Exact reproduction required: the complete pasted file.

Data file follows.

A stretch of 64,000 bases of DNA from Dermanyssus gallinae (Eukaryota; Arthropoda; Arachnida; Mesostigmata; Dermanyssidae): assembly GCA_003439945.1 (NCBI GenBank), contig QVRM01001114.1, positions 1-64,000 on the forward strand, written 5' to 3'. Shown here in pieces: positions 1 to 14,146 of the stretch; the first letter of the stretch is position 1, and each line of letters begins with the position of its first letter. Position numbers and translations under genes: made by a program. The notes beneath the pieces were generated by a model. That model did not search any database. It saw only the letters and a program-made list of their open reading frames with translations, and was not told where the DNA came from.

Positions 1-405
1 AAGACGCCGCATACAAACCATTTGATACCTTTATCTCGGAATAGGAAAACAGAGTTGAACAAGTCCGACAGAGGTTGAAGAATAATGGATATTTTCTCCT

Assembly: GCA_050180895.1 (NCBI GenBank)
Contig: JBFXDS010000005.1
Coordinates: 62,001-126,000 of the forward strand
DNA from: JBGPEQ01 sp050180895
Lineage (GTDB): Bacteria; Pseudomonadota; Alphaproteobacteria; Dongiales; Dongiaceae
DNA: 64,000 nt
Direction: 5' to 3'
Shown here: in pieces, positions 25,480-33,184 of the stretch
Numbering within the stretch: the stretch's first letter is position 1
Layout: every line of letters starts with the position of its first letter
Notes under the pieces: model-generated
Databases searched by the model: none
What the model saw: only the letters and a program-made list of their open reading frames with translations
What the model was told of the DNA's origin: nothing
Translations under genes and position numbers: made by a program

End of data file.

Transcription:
A stretch of 64,000 bases of DNA from Dermanyssus gallinae (Eukaryota; Arthropoda; Arachnida; Mesostigmata; Dermanyssidae): assembly GCA_003439945.1 (NCBI GenBank), contig QVRM01001114.1, positions 1-64,000 on the forward strand, written 5' to 3'. Shown here in pieces: positions 1 to 14,146 of the stretch; the first letter of the stretch is position 1, and each line of letters begins with the position of its first letter. Position numbers and translations under genes: made by a program. The notes beneath the pieces were generated by a model. That model did not search any database. It saw only the letters and a program-made list of their open reading frames with translations, and was not told where the DNA came from.

Positions 1-405
1 AAGACGCCGCATACAAACCATTTGATACCTTTATCTCGGAATAGGAAAACAGAGTTGAACAAGTCCGACAGAGGTTGAAGAATAATGGATATTTTCTCCT

Assembly: GCA_050180895.1 (NCBI GenBank)
Contig: JBFXDS010000005.1
Coordinates: 62,001-126,000 of the forward strand
DNA from: JBGPEQ01 sp050180895
Lineage (GTDB): Bacteria; Pseudomonadota; Alphaproteobacteria; Dongiales; Dongiaceae
DNA: 64,000 nt
Direction: 5' to 3'
Shown here: in pieces, positions 25,480-33,184 of the stretch
Numbering within the stretch: the stretch's first letter is position 1
Layout: every line of letters starts with the position of its first letter
Notes under the pieces: model-generated
Databases searched by the model: none
What the model saw: only the letters and a program-made list of their open reading frames with translations
What the model was told of the DNA's origin: nothing
Translations under genes and position numbers: made by a program